This extensive two part article will attempt to discover the ‘Facebook Formula’, the way in which Facebook can reach its potential by generating solid and sustained revenue growth. The first part of this article will discuss the IPO and examine what went wrong. The second part of the article will look for some creative, yet realistic, solutions.
In early May 2012 Facebook announced an Initial Public Offering (IPO) valuing the company at around $75 billion. If the expected shareholders exercised their options (sold shares) the company value would have been expected to rise to around $98 billion. With much fanfare the IPO occurred on May 18. In the four months since then the company’s share price has halved and now sits at around $18. Unfortunately for Facebook 1.2 billion shares, currently locked up, will be up for sale by the end of 2012. This will place further downward pressure on the sale price. On September 5 Facebook founder Mark Zuckerberg announced that he will not sell any of his 500 million shares for at least 12 months. Cynical commentators have viewed this as an attempt to help stop the slide in the share price.
So what went wrong. How was Facebook so incredibly overvalued by the owners when a number of experts strongly believed this was the case? In fact ABC news reported on a survey (on May 16) which found that only 8% of 124 portfolio managers and buy-side analysts expected that Facebook would be trading above its initial price six months after the IPO. The main reason that Facebook was overvalued seems to be that it is unable to generate enough revenue. One expert quoted in the ABC report compared Facebook to Google saying that Google has many formats to offer potential advertisers whereas Facebook has only two. The same expert questioned whether Mark Zuckerberg even had the will to improve advertising revenue. Putting aside the question of Zuckerberg’s desire (surely someone at Facebook sees the need for ad revenue) this seems incredible for a company with the leverage of 900 million users.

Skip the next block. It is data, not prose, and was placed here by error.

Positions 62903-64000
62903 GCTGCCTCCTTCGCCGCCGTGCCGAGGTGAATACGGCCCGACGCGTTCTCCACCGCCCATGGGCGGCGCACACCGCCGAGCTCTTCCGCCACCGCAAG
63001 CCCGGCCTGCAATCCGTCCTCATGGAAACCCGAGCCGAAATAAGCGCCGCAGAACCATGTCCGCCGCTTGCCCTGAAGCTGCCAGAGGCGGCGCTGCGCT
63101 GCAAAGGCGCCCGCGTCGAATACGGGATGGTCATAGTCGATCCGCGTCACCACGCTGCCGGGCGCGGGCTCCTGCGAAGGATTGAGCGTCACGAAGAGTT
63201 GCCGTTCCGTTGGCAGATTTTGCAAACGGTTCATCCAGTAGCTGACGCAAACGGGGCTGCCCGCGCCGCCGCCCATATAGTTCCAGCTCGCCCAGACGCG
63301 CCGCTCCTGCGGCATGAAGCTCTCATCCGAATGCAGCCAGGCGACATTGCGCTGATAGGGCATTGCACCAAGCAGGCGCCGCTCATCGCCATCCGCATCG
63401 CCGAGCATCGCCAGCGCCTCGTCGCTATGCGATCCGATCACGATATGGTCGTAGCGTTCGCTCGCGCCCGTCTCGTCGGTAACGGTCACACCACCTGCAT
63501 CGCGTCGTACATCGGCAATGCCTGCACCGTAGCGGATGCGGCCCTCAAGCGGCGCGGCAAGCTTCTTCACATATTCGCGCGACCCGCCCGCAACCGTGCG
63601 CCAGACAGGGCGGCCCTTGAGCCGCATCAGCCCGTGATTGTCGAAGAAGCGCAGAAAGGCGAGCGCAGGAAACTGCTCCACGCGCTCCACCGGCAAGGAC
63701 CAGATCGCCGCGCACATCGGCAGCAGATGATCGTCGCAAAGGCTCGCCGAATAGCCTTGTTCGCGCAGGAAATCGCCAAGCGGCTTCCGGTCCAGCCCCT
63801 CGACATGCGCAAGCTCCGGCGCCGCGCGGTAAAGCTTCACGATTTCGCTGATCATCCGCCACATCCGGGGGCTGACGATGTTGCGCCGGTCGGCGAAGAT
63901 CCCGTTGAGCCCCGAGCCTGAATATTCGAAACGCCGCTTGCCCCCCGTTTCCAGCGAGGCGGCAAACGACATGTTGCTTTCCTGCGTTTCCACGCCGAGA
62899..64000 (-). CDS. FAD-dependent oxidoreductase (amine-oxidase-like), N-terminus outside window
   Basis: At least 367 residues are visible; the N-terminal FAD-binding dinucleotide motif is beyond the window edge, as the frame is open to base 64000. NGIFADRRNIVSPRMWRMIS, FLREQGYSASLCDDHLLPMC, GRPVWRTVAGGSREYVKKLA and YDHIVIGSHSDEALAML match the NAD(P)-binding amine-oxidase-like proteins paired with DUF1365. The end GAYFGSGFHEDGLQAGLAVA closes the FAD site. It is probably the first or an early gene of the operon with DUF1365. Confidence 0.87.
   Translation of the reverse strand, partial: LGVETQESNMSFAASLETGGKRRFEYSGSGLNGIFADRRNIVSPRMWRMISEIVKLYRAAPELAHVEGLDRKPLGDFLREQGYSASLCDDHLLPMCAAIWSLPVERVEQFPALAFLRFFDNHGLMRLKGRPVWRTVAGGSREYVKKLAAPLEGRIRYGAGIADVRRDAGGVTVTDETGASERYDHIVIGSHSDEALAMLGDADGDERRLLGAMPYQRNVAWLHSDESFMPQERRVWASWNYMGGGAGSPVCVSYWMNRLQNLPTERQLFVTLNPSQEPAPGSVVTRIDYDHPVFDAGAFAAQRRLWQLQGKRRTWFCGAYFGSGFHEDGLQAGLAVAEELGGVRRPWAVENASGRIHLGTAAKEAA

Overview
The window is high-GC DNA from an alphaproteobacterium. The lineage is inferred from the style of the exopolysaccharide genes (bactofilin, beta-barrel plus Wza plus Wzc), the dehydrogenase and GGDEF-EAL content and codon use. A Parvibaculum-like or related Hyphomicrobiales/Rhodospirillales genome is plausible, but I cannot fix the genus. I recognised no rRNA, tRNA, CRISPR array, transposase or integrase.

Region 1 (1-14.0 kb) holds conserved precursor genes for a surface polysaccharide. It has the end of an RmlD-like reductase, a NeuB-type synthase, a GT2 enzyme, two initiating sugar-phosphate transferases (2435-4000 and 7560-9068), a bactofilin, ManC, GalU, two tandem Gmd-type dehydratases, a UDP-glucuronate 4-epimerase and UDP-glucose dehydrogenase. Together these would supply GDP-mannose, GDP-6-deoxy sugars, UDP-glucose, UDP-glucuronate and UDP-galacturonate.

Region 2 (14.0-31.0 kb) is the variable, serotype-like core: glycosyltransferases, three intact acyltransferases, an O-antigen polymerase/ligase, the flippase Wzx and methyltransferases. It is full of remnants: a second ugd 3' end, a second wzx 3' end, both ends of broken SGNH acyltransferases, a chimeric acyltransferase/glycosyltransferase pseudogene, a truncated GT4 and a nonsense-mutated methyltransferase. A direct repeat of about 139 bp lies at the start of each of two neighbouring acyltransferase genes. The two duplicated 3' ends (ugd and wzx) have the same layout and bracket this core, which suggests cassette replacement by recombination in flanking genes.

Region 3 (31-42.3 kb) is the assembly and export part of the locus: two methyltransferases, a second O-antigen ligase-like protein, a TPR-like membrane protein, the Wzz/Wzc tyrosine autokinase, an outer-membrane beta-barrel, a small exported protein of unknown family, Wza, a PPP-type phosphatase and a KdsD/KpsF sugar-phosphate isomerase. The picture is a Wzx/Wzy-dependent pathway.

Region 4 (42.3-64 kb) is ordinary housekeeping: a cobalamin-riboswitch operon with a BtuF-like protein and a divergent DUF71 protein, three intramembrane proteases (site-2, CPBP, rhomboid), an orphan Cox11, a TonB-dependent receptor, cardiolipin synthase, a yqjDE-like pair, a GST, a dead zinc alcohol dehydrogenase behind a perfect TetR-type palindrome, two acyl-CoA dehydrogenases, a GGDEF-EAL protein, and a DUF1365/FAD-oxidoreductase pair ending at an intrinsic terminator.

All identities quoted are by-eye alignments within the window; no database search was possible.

As mentioned, the core of Facebook’s problem seems to be an inability to leverage its revenue model beyond its current point. Adding to this problem is the fact that in 2011 a massive 85% of Facebook’s revenue was generated through advertizing. This is essentially through the sale of users’ personal information to advertisers. However, as Facebook has already discovered people will only put up with this if they don’t believe it is a breach of their privacy. In May 2010 PCWorld reported on a backlash urging aggravated Facebook users to leave Facebook entirely. Another substantial problem is the fact that membership is stalling, or at least not growing at the rate it once was. However this is not a major concern as 900 million users is still a huge amount of people. The problem would be if large numbers of users decided to leave Facebook.